The market hasn't exactly been firing on all cylinders recently. As of the latest look, the S&P 500(SNPINDEX: ^GSPC) is down 8% from its late-July peak, mostly on fears that persistent inflation will push the world into a recession. And maybe it will.
We're now into the third quarter's earnings season with all of September's economic reports in hand, however, and so far the numbers aren't too bad. They're pretty good, in fact, with the analyst community still calling for earnings growth rather than an earnings contraction. This leaves the market's past and projected valuation in line with long-term norms.
Translation: You may want to stick with your stocks right now if you've been thinking about an exit here. Or, if you're already out, you might want to use the recent sell-off as a reentry opportunity.
By the numbers
Cutting straight to the chase, the S&P 500 is currently valued at 20.2 times its trailing per-share profits, and right around 18.1 times its 12-month earnings projections. Both numbers are below their respective 10-year average price-to-earnings ratios, albeit just barely.
Surprised? The explanation is simple enough -- earnings are growing rather than falling. The S&P 500's earnings are projected to roll in at $54.82 per share for the third quarter, up 8.8% from its collective bottom line from the same quarter a year earlier, en route to new record levels next year.
There's no fortuitous accounting causing artificially elevated profitability levels, either. All sectors are turning about as much of their revenue into net income as they normally would (although the energy sector is doing measurably better than its average in this regard, thanks to frothy oil prices). All told, 11.8% of the S&P 500's third-quarter revenue is expected to become net income, in line with long-term norms.
This reality doesn't exactly jibe with the prevailing narrative, does it? Consumers are supposed to be buckling under the weight of rampant inflation. For-profit corporations are presumed to be struggling with sky-high borrowing costs. Everyone's supposed to be unable to cope with this challenging economy. Ergo, stocks are supposed to be dangerously overvalued.
Except... they're not.
It's a bigger-picture, forward-looking kind of thing
There is one reasonable argument that the S&P 500's trailing and forward-looking price-to-earnings ratios are still too frothy at their current levels. That's interest rates.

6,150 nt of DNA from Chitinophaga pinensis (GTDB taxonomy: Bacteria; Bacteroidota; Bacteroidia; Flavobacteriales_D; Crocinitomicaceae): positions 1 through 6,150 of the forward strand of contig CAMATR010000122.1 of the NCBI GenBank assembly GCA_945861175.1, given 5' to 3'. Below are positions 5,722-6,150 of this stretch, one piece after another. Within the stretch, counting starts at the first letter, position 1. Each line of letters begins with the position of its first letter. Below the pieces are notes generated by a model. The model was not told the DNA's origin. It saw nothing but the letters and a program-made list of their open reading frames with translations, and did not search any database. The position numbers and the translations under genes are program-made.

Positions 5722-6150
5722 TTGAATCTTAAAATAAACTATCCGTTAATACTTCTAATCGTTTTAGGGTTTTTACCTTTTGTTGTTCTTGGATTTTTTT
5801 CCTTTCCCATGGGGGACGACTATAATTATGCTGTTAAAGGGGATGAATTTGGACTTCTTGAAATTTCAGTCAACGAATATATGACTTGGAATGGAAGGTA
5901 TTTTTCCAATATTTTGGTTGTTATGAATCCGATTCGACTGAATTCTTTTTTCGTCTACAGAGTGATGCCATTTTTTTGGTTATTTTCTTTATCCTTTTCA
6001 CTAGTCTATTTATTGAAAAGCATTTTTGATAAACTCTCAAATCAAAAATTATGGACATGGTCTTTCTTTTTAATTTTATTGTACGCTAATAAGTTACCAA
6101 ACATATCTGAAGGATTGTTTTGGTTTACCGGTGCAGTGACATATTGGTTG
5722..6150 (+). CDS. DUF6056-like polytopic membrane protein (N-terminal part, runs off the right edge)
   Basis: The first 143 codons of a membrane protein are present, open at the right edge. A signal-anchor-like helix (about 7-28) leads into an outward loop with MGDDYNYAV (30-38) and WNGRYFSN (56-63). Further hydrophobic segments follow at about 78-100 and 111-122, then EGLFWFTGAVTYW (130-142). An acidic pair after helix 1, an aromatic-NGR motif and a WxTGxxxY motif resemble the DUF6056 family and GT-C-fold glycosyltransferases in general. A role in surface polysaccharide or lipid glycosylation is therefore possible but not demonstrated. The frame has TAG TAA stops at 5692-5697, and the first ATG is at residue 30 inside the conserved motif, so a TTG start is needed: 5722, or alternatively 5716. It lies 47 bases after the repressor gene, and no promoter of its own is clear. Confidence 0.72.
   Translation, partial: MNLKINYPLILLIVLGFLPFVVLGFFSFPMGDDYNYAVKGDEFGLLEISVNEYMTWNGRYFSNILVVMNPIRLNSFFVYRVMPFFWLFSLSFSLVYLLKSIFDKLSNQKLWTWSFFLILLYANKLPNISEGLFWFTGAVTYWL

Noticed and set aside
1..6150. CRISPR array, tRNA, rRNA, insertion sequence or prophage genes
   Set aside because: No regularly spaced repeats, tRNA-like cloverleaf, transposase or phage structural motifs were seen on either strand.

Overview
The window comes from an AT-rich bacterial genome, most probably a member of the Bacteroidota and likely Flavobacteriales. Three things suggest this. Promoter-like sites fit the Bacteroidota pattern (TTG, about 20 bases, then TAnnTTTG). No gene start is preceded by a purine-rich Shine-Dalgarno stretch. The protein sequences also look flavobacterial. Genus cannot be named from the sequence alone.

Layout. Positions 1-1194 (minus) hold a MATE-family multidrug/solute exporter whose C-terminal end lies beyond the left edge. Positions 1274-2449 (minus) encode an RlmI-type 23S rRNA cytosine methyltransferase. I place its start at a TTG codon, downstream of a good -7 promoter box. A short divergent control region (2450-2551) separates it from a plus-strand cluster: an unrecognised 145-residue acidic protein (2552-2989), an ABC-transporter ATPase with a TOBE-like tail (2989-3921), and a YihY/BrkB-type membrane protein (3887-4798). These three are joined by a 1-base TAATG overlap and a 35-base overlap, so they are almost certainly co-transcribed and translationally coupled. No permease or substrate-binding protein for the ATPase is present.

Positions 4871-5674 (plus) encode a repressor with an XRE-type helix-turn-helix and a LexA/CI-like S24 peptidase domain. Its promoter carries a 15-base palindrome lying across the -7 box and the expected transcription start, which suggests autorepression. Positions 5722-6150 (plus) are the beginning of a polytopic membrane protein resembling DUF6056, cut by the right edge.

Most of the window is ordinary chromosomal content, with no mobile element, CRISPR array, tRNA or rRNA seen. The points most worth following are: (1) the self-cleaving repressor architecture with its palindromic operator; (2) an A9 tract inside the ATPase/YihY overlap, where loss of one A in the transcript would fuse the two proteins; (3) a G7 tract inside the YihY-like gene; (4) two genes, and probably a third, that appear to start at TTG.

See, the market tends to support steeper valuations when interest rates are low and borrowing is cheap, which was the case for years between 2008's subprime mortgage meltdown and 2022's end to the COVID-19 pandemic. Conversely, when interest rates reach multiyear highs as they have this year, valuations could be expected to slump. That's because the reward for holding fixed-income investments like Treasury bonds and bills is higher in these environments, so the relative attractiveness in holding stocks is lowered. That means valuation figures could -- and some say should -- contract.
Be careful when it comes to making decisions based on such valuation models, though. They're complex, and yet incomplete in that they don't consider and then quantify every factor that might impact a stock's or a broad market's fair valuation. More often than not a simpler approach to stock-picking is a superior solution if only because it's easier to implement and maintain.
In other words, don't get bogged down by details that may or may not matter. Rather, take note of the fact that earnings have been consistently rising since last year, and are expected to continue growing at least through 2024 against a backdrop of waning inflation. That dials back much of any risk linked to excessive valuations.
That's according to JPMorgan Chase's U.S. Head of Investment Strategy Jacob Manoukian, anyway. He noted in early October: "Earnings expectations are still climbing, while the drawdown has brought valuations back in line with the 10-year average level. From here, we think ... positive seasonal trends and stabilizing bond yields will help equities start to rally again." Manoukian concludes, "Looking out, we think the chances are better than not that the S&P 500 makes a new all-time high by the middle of next year due to decent earnings growth and valuation expansion as inflation fades further."
And Manoukian is hardly alone in his optimism. David Lefkowitz, chief of UBS' U.S. equity investing, penned in mid-October, "While valuations are high relative to history, they are reasonable in the context of low unemployment and falling inflation." Lefkowitz is calling for "a soft-ish landing in the U.S. economy, which should drive a recovery in earnings growth and close to a double-digit total return in U.S. large-cap stocks over the coming year."
Don't overthink it
Will the S&P 500 make a straight-line move to UBS' mid-2024 target of 4,500? Not likely. The index could even lose more ground before starting to make its way to that level, which is 7% higher than its present price. It's also sure to remain volatile between now and then no matter what's in the cards.
If you're still on the sidelines because you fear stocks can't justify their current and forward-looking valuations in the shadow of inflation, fear not. Actual earnings still justify the S&P 500's present price, and most of its stocks' prices too. There's even room for some near-term upside.
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